}

            a = settings.a;
            b = settings.b;
        }
    }

    public class Bar2 : Foo
    {
        bool a;
        int b;

        public override Settings SaveToSettings()
        {
            Bar2Settings settings = new Bar2Settings();
            settings.a = a;
            settings.b = b;
            return settings;
        }

        public override void Spawn(Settings _settings)
        {
            Bar2Settings settings = _settings as Bar2Settings;
            
            if (settings == null)
            {
                settings = new Bar2Settings();
            }

            a = settings.a;
            b = settings.b;
        }
    }

I had a idea how you might do things slightly differently.
You could change your Settings object to 'create' the Bar (foo) objects as an alternative method to the Spawn.
This then will remove the if (settingsList[i] is Bar1Settings) i.e. you can just do newBar = Settings.CreateBar(); And setting now becomes

public abstract class Settings 
{
    public abstract Foo CreateBar();
}

That's a good idea but shouldn't the Settings class be just a retainer for settings? I would find it a little confusing to create objects from it.

Also, if I wanted to create different classes of objects that have their settings derived from the Settings class but they themselves do not derive from Foo, then that method wouldn't work?

Just a few thoughts but please correct me if I'm wrong.

Also, if I wanted to create different classes of objects that have their settings derived from the Settings class but they themselves do not derive from Foo, then that method wouldn't work?

I agree, although returning an object would get arround this.

I would find it a little confusing to create objects from it.

It is usually best to go with whatever you find comfortable and what is most appropriate from your understanding of the application, both now and in the future.

Could you please give an example of what you intended with your idea?

In my case all objects are Spawned because they are already loaded in a resource pool with default settings. This way they must have their parameters overwritten by the new Settings when Spawned.

How could this work with your automated Settings class idea? It would be useful to avoid using the "as" and "is" keyword each time Settings are loaded.

It comes from persisting objects to storage.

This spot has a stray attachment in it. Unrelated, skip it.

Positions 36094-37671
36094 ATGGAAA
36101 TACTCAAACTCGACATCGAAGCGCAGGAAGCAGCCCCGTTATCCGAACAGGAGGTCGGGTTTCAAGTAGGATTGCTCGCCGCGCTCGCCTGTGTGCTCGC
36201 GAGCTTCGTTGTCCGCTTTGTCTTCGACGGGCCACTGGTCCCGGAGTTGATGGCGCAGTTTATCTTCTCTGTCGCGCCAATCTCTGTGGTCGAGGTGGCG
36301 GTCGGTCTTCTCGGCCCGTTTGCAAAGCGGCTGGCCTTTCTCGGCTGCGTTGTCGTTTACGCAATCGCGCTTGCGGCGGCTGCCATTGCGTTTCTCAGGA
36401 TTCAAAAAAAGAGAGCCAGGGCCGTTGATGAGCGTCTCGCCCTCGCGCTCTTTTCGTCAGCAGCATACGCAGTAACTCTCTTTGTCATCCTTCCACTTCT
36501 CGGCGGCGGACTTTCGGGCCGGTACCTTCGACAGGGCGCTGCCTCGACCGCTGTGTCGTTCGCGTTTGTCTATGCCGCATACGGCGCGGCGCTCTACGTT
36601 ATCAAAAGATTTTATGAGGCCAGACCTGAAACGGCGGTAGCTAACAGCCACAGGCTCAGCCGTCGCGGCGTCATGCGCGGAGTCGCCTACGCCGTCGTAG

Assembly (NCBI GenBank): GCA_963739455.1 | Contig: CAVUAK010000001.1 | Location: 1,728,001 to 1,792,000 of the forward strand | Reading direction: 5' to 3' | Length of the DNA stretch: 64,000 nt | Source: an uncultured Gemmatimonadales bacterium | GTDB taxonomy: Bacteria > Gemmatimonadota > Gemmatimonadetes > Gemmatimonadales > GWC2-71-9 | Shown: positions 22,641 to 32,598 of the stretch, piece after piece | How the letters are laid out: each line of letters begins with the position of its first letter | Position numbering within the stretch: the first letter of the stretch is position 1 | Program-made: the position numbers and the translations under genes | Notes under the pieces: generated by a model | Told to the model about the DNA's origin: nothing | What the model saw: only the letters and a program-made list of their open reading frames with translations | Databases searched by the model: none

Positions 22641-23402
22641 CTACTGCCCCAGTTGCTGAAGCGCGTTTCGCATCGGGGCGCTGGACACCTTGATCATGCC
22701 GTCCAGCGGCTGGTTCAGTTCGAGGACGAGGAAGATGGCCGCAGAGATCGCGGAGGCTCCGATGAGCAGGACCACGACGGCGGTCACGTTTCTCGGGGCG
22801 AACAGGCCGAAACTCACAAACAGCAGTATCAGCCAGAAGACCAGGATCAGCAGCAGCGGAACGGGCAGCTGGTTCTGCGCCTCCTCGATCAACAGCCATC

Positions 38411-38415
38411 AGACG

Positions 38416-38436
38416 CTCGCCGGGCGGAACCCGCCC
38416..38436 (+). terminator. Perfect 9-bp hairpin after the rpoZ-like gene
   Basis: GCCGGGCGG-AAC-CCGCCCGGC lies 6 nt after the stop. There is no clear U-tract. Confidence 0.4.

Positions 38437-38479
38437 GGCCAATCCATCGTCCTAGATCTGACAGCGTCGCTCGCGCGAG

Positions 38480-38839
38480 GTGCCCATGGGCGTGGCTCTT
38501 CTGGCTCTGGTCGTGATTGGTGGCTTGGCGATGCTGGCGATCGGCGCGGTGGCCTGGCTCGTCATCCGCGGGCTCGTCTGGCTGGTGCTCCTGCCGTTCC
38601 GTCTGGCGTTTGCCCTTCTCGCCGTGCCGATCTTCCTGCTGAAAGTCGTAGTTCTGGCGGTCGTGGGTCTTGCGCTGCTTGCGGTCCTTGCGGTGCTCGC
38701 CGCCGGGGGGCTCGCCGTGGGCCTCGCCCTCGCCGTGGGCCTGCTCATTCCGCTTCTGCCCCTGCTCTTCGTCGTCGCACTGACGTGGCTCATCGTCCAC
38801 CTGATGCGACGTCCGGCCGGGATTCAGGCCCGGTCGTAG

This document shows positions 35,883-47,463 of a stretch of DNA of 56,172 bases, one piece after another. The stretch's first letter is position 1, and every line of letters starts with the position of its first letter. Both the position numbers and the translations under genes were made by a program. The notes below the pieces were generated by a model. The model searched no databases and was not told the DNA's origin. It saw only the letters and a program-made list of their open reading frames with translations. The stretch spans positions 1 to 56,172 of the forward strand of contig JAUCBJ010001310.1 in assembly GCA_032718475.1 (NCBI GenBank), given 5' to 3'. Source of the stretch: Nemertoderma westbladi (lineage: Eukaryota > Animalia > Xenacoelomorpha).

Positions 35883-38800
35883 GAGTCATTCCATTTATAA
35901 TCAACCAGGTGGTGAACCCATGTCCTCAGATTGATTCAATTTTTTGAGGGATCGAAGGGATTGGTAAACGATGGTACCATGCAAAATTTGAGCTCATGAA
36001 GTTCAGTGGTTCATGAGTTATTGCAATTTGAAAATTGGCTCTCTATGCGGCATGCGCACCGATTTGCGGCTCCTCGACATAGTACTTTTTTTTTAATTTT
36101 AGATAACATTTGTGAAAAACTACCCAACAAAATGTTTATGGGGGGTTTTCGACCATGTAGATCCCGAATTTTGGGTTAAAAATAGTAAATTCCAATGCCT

The Component and Control classes of a form are not serializable, but I sometimes use a 'Settings' object to store the parameters I need and create them when restoring the data from file.
There are ways to do this using type converters but that can be overkill sometimes.

Edited 6 Years Ago by nick.crane: n/a

Thanks Nick, I've been playing around with your ideas/suggestions and have a few questions based on my experience.

I agree, although returning an object would get arround this.

Let's say the base class returns an object like you suggested.

public abstract class Settings 
{
    public abstract object CreateBar();
}
public override Foo CreateBar()
        {

        }

Overriding classes must return objects and not Foo otherwise I get the following error.

return type must be 'object' to match overridden member

If this is the case then how do I know what class is returned from CreateBar() because the following line will not work

Bar newBar = Settings.CreateBar();

due to the following error.

Cannot implicitly convert type 'object' to 'Bar'.

I assume that I can get around this error by casting but how can the computer know exactly what class to correctly cast to based on the returned class?

Or maybe I misunderstood you?

Edited 6 Years Ago by DaveTran: n/a

Since you expect a Bar then you can cast.
Or to prevent errors should the create return the wrong type (or null) use an 'as'.

Bar newBar = Settings.CreateBar() as Bar;

Then test newBar for none null before using it.
There are always pro's and con's with every method you adopt.
It's ultimatley up to your personal preferences how you code it.

How does this work for the derived Bar1, Bar2 classes? If I were to create a Bar class then I wouldn't have access to Bar1 or Bar2 class properties.

Is there a way to know which derived class the settings belonged to so that class is created?